Tips for great sleep

Why REM is More Than a Rock Band

July 11th, 2016

Each night the body goes through several different phases: Light Sleep, Deep Sleep, REM sleep, and Wakefulness.

Over the course of an eight-hour night of sleep, these sleep phases repeat within 4 to 5 cycles between bedtime and morning. The transitions between each of the sleep phases are gradual and not always easy to remember or detect.

But before we get ahead of ourselves, let’s start with the basics first.

The phases of sleep

During the night, the mind and body go through many changes as they move through a very predictable and regular pattern of sleep phases. The different phases of sleep are Light sleep, Deep sleep and REM sleep. These sleep phases are often interrupted during the night by wakefulness, periods of disruption to sleep. Light sleep accounts for about half of the night and bridges the gap between the other sleep phases.

Deep and REM sleep are the two (very different) components of restorative sleep, the periods during the night when the body undergoes the its most significant mental and physical restoration.

Differences between Deep and REM

These two phases look very different from each other in terms of brain waves. While Deep sleep has big slow waves due to the synchronous brain activity characteristic of that stage, REM sleep has activity that’s highly variable. At times, our brains in REM sleep are so active that sleep technicians can sometimes confuse it with Wake – that’s how similar the signals can look.

What is a sleep cycle?

A sleep cycle is a period during the night in which you go through each of the sleep phases, and perhaps some wakefulness. A typical sleep cycle involves: going into light sleep, which deepens and can become deep sleep, especially earlier in the night, then back into light sleep which then transitions into REM sleep.

It is very common to wake up either as you enter or exit REM sleep while transitioning out of or into light sleep. This is the most natural time to wake up and can occur during any of the usual 4-5 sleep cycles over the course of a night.

Notice that the body does not simply go into a sleep that just gets deeper and deeper over the course of the night until you wake. Sleep deepens and lightens several times over the course of a night, and waking up is often a normal part of this natural process.

Moving from phase to phase

The transitions between the different sleep phases are usually very fluid and can occur over the course of several minutes.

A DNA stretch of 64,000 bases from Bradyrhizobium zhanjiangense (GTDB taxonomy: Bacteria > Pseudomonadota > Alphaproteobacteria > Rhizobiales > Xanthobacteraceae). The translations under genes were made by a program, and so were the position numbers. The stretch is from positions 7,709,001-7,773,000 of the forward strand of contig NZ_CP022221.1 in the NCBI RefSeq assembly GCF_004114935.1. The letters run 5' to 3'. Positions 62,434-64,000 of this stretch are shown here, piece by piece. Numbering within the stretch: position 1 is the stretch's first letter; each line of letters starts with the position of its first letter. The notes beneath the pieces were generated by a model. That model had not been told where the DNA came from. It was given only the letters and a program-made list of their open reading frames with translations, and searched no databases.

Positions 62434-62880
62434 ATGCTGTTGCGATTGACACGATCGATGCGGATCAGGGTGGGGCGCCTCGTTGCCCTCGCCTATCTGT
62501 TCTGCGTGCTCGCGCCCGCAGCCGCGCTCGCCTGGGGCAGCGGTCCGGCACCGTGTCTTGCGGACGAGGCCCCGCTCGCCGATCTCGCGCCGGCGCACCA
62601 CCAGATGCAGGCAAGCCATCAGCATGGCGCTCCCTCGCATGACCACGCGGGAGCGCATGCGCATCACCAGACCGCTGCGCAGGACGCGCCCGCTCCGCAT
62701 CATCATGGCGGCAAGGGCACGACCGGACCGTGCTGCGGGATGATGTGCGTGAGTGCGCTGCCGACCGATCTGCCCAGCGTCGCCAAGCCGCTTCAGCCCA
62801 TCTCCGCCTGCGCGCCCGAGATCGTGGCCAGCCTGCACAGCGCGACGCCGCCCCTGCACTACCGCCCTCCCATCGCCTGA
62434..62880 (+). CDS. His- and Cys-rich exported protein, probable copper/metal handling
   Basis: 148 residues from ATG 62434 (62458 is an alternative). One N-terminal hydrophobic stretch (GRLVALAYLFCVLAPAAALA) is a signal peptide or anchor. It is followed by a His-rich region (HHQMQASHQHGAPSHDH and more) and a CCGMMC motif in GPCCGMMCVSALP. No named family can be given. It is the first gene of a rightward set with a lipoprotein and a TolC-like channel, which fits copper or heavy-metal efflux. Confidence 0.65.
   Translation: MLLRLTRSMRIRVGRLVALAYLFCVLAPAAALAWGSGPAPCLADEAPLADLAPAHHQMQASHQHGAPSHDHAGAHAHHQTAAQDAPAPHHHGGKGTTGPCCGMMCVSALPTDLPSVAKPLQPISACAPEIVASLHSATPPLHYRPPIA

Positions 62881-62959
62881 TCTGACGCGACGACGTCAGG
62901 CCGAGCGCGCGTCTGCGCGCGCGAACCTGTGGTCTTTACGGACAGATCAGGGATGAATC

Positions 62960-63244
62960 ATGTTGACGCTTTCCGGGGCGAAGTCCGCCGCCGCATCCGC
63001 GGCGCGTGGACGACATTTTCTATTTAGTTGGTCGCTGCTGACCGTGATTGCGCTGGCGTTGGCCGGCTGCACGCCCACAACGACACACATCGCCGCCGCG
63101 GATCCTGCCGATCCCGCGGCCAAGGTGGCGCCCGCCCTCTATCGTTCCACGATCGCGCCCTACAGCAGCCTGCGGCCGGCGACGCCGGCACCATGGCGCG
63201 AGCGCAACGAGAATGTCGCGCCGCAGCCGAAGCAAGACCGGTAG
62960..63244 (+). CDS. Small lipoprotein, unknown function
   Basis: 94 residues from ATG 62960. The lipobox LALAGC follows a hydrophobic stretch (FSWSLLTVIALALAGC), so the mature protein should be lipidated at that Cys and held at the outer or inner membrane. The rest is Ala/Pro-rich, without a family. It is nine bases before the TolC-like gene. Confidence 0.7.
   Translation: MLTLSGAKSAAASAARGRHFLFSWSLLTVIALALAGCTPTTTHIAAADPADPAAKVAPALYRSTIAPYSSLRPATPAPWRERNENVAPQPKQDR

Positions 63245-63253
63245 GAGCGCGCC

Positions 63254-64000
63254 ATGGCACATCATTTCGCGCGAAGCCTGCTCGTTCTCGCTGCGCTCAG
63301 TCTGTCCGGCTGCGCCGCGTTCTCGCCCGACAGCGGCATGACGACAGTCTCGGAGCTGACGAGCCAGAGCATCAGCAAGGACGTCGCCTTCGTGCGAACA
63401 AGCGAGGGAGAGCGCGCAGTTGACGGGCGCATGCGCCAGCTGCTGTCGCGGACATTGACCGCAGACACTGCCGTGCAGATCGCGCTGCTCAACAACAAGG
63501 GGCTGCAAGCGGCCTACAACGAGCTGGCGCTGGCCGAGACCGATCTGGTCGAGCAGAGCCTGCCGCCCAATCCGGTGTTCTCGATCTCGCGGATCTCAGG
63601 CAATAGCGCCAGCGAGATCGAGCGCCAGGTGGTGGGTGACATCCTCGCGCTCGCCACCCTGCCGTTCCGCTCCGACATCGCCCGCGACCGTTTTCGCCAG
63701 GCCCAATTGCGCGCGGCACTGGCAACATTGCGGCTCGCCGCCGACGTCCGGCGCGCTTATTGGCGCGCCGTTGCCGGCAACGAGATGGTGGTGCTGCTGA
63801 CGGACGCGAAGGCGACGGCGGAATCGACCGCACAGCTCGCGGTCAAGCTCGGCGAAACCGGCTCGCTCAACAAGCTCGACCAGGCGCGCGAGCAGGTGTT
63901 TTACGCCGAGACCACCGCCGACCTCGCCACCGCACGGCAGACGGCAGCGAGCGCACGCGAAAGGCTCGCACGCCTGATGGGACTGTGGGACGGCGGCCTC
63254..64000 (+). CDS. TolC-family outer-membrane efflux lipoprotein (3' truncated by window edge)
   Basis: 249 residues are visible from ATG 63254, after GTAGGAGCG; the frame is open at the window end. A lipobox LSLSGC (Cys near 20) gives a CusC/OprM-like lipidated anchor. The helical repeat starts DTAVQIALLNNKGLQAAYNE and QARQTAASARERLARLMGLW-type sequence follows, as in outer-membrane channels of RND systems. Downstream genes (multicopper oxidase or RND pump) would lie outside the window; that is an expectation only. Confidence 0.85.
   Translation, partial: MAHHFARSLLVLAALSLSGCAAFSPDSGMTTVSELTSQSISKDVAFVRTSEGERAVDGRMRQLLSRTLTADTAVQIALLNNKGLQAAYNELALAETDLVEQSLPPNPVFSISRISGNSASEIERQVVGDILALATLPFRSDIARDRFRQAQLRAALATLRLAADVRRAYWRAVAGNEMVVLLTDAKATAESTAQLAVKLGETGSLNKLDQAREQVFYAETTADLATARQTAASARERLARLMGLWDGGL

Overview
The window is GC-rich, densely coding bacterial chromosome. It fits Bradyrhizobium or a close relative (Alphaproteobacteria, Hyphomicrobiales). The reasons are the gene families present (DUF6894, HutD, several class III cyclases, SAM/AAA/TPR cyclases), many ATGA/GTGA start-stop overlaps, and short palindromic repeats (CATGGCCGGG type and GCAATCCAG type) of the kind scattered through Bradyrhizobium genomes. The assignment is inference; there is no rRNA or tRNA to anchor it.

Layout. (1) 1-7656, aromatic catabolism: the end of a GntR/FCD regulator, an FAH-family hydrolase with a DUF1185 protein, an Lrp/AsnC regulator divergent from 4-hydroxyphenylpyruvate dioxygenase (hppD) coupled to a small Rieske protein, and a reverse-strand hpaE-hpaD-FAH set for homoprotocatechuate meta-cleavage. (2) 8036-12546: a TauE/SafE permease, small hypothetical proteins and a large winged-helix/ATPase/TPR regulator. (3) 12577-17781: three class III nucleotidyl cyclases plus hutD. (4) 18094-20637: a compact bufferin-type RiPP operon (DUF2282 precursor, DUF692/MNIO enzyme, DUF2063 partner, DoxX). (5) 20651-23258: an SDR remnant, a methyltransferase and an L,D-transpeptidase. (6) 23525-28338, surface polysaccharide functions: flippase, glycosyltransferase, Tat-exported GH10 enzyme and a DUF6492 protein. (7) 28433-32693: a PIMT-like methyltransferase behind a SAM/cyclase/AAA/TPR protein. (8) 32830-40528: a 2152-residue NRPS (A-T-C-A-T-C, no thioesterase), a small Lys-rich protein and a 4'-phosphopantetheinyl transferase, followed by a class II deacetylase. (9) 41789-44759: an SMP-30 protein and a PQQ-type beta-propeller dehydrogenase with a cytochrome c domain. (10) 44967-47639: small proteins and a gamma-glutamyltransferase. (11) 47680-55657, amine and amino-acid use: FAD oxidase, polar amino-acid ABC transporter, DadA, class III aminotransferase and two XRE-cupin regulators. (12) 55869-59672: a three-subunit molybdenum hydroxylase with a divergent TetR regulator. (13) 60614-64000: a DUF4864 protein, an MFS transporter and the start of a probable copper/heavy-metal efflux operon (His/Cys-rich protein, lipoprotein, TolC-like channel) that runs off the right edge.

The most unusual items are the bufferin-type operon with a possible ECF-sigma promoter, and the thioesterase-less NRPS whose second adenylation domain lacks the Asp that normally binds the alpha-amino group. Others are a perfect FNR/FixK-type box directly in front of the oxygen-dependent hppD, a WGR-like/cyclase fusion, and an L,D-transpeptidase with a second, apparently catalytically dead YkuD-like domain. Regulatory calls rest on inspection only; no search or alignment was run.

This is also the case when transitioning into and out of wakefulness. It is very difficult to pinpoint the exact point at which you fell asleep or woke up in large part because falling asleep and waking up do not happen with the flip of a switch.

For instance, it is common to wake up out of light sleep without even realising you were asleep, especially if you are doing something other than trying to fall asleep, such as watching television or driving. (Drowsy driving is very dangerous and should be avoided).

Not able to remember?

It is also possible to forget that you have awakened during the night.

Have you ever had the experience of turning off your alarm in the morning, going back to sleep, and then having no recollection of having awakened to turn off your alarm? This is because short-term memory turns off as you drift into one of the sleep phases. This sleep-related short-term memory loss is common, and nothing to worry about.

* ResMed recorded and analysed 2,000,000 nights of sleep in the development of S+

** Users with average sleep scores between 50-60 improved their sleep by an average of 44.71 minutes per night after one week of use.

*** Below average users are those with an average sleep score below 75. Poor sleep is defined as an average sleep score between 50-60. Very poor sleep is defined as an average sleep score between 30-50. Users with average sleep scores between 30-50 improved their sleep by more than 70 minutes per night after one week of use. Aggregate S+ user data as of 03/19/2015. All data is derived from a sample size of [5932] users as of 03/19/2015. Your results may be different.

Note: S+ is not a medical device. If you are seeking information on how to treat a sleep disorder, you should talk to your healthcare provider.